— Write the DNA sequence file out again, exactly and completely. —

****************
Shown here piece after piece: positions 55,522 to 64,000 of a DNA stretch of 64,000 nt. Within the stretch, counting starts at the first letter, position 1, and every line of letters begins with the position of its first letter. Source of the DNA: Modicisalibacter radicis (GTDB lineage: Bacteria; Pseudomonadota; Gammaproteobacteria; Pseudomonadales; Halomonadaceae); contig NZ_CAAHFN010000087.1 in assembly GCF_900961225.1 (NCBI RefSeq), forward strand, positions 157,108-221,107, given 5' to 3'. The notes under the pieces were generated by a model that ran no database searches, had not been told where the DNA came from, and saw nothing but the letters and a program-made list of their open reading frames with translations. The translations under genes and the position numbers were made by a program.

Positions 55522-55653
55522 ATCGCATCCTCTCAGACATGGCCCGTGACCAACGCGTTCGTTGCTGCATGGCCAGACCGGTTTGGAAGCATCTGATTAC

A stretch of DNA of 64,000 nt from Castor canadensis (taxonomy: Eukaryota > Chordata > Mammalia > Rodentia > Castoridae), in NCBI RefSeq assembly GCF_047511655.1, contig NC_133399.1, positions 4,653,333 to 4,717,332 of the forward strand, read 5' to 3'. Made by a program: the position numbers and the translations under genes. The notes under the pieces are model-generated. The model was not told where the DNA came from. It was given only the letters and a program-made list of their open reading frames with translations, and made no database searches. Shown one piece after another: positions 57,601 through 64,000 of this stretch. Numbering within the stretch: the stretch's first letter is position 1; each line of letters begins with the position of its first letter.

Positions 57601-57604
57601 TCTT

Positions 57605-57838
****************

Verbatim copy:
Shown here piece after piece: positions 55,522 to 64,000 of a DNA stretch of 64,000 nt. Within the stretch, counting starts at the first letter, position 1, and every line of letters begins with the position of its first letter. Source of the DNA: Modicisalibacter radicis (GTDB lineage: Bacteria; Pseudomonadota; Gammaproteobacteria; Pseudomonadales; Halomonadaceae); contig NZ_CAAHFN010000087.1 in assembly GCF_900961225.1 (NCBI RefSeq), forward strand, positions 157,108-221,107, given 5' to 3'. The notes under the pieces were generated by a model that ran no database searches, had not been told where the DNA came from, and saw nothing but the letters and a program-made list of their open reading frames with translations. The translations under genes and the position numbers were made by a program.

Positions 55522-55653
55522 ATCGCATCCTCTCAGACATGGCCCGTGACCAACGCGTTCGTTGCTGCATGGCCAGACCGGTTTGGAAGCATCTGATTAC

A stretch of DNA of 64,000 nt from Castor canadensis (taxonomy: Eukaryota > Chordata > Mammalia > Rodentia > Castoridae), in NCBI RefSeq assembly GCF_047511655.1, contig NC_133399.1, positions 4,653,333 to 4,717,332 of the forward strand, read 5' to 3'. Made by a program: the position numbers and the translations under genes. The notes under the pieces are model-generated. The model was not told where the DNA came from. It was given only the letters and a program-made list of their open reading frames with translations, and made no database searches. Shown one piece after another: positions 57,601 through 64,000 of this stretch. Numbering within the stretch: the stretch's first letter is position 1; each line of letters begins with the position of its first letter.

Positions 57601-57604
57601 TCTT

Positions 57605-57838